Alcohol duty freeze provides ‘certainty for the months ahead’
After this week’s announcement of a freeze on alcohol duties until 1 August, db spoke with Exchequer Secretary to the Treasury James Cartlidge MP about what this means for the drinks industry.
Visiting London’s Mondo Brewing Company, Cartlidge, who revealed that he used to work as a barman at a Wetherspoons pub in Barnet, suggested that the freeze would provide a boost to the hospitality industry: “This is a measure which shows support for drinking as a social, positive thing”.
Indeed, the view from Mondo was that the move was good news for brewers. The freeze has also been well received by trade bodies.
Beyond 1 August 2023, the UK will see the most dramatic reforms to alcohol duty since the late 19th century, as announced in the 2021 Autumn Budget, take effect. The Treasury claims that the “higher strength, higher duty” approach is “common-sense”.
However, treading the tight rope of being fiscally responsible while supporting the drinks industry is easier said than done. Although wines between 11.5% and 14.5% ABV will have their duty calculated as if they were 12.5% for 18 months from the new system, fortified wines will not have the same, to quote the Wine & Spirits Trade Association (WSTA), “stay of execution”. db put this to Cartlidge: “I think the crucial point about the new regime is that it has a single underpinning logic, ultimately, which is taxation by strength. For the first time you have a situation where the amount of alcohol determines the amount of tax effectively. And it is true that following that logic, there will be an impact on for example, fortified wines, obviously, it’s not for me to comment on what potential impact that will have on sales.”
“I think overall, we’ve got a very positive message,” he continued, “which is that, as I confirmed to the House this week, we’re freezing duty for another six months, all forms of alcohol will benefit from that freeze. I think it sends a really strong message to the sector, which is that we’re running a responsible ship”.
Another critique that has been levelled is that replacing the three tax bands for wine with 27 is over-complicating things, but Cartlidge suggested that this would actually be a “much simpler regime”: “There is only one rate, the actual percentage you pay depends on the ABV…there will be different amounts of tax to pay, but it’s still one rate.”
Barry Watts, head of public affairs & policy at The Society of Independent Brewers (SIBA), who was also in attendance, suggested that the Small Producer Relief scheme (formerly Small Brewers Relief) might result in a shift towards lower-alcohol beer production: “Because of the duty review, we’re going to see more brewers reducing ABVs in their beer to get the relief”. To this, Cartlidge responded: “The market will respond in its own way”.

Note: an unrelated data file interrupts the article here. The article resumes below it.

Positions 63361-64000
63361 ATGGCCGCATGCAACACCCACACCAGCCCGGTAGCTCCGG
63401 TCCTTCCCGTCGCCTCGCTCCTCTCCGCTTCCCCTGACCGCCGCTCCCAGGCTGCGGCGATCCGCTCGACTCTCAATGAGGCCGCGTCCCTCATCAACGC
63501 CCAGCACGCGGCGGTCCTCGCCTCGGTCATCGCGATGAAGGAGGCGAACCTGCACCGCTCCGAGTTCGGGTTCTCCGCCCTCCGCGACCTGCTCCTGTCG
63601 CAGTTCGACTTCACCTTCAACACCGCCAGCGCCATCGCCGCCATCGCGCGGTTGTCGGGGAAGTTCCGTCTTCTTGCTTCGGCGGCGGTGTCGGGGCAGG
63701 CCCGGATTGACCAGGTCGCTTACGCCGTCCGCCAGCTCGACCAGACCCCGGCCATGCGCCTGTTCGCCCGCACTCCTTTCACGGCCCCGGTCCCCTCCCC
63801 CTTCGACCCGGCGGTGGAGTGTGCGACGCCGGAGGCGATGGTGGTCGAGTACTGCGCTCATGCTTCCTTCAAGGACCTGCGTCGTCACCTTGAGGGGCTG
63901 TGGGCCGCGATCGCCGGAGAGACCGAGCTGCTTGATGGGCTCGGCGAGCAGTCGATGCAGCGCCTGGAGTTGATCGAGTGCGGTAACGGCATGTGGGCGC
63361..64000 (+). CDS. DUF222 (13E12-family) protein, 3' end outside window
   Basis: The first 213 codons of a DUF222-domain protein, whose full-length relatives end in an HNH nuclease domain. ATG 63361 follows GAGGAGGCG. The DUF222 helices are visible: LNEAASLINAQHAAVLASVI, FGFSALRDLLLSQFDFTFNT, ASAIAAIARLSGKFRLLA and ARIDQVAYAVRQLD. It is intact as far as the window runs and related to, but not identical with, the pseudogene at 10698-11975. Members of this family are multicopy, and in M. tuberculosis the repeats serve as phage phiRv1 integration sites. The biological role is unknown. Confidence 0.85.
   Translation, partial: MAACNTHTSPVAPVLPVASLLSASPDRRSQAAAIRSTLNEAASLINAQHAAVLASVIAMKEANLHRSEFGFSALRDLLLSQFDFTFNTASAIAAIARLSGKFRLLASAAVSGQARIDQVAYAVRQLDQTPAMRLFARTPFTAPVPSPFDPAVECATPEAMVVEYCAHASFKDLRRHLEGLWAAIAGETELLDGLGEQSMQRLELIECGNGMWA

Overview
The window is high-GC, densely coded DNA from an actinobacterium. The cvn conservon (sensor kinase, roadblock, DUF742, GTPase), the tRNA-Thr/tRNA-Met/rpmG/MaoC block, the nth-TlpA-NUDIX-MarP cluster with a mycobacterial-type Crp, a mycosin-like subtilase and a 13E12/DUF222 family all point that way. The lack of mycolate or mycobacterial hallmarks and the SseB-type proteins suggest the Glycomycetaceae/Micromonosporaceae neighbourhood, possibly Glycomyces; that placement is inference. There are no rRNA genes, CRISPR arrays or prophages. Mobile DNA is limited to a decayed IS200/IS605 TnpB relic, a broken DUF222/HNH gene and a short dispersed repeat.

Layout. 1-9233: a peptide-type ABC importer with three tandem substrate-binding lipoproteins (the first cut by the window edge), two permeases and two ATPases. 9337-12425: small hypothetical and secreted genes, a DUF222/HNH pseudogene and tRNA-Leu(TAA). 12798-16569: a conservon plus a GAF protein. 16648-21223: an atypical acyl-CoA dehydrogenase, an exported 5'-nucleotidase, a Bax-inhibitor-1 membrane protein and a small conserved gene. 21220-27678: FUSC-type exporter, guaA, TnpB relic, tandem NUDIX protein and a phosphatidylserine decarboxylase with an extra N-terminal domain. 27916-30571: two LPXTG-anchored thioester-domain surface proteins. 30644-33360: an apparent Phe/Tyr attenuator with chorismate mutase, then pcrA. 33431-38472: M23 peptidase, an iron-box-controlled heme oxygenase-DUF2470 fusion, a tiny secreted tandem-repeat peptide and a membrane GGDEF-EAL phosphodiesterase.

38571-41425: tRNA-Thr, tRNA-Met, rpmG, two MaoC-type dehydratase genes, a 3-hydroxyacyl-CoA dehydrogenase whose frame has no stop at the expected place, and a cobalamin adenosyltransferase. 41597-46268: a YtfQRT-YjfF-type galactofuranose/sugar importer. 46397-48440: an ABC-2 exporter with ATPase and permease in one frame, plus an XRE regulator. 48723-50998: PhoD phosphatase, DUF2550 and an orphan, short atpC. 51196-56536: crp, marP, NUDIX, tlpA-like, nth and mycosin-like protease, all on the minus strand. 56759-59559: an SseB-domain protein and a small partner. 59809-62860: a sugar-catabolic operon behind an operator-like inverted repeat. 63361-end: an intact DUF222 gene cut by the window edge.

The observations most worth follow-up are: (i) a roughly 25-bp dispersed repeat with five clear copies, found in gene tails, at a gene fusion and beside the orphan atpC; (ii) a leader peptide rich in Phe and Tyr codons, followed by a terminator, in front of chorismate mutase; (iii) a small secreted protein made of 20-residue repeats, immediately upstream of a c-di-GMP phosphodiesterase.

But the UK’s burgeoning wine industry might find it somewhat more challenging to respond. Though small beer and cider producers benefit from Small Producer Relief, small wine producers do not, unless they are making drinks below 8.5% ABV. Cartlidge defended this by pointing out that raising the ABV threshold would go “against the whole rationale of the change”.
However, he still maintained that the outlook was good for UK wine producers: “Because of these changes, the tax on English sparkling wine will fall significantly, as will the tax on any sparkling wine. But that’s because of this harmonisation and rationalisation of what is, I think, a much more simple system.”
“No-one no one is suggesting that everyone will always get what they want in terms of the different sectors,” he acknowledged, “but I think the changes this week have been broadly welcomed”.
On the feasibility of extending the freeze beyond 1 August, Cartlidge said: “In terms of future rates, that’s a matter for the Chancellor and the Budget…And what we’ve all said is that if there is any change in the Spring Budget, now I’m not saying there will be or won’t be, but whatever happens will come into play in August as well.”
The issue of energy costs, which the brewing sector has been particularly vulnerable to, was also posed by Mondo co-founder Todd Matteson. Cartlidge responded: “The biggest thing in the country is energy – the current Energy Bill Relief Scheme started running in October and ends in March and cost £18.1 billion. We have been clear that it has to be less generous next time: it has to be targeted. We have a duty to you [brewers], but part of that duty is to be fiscally sound as well.”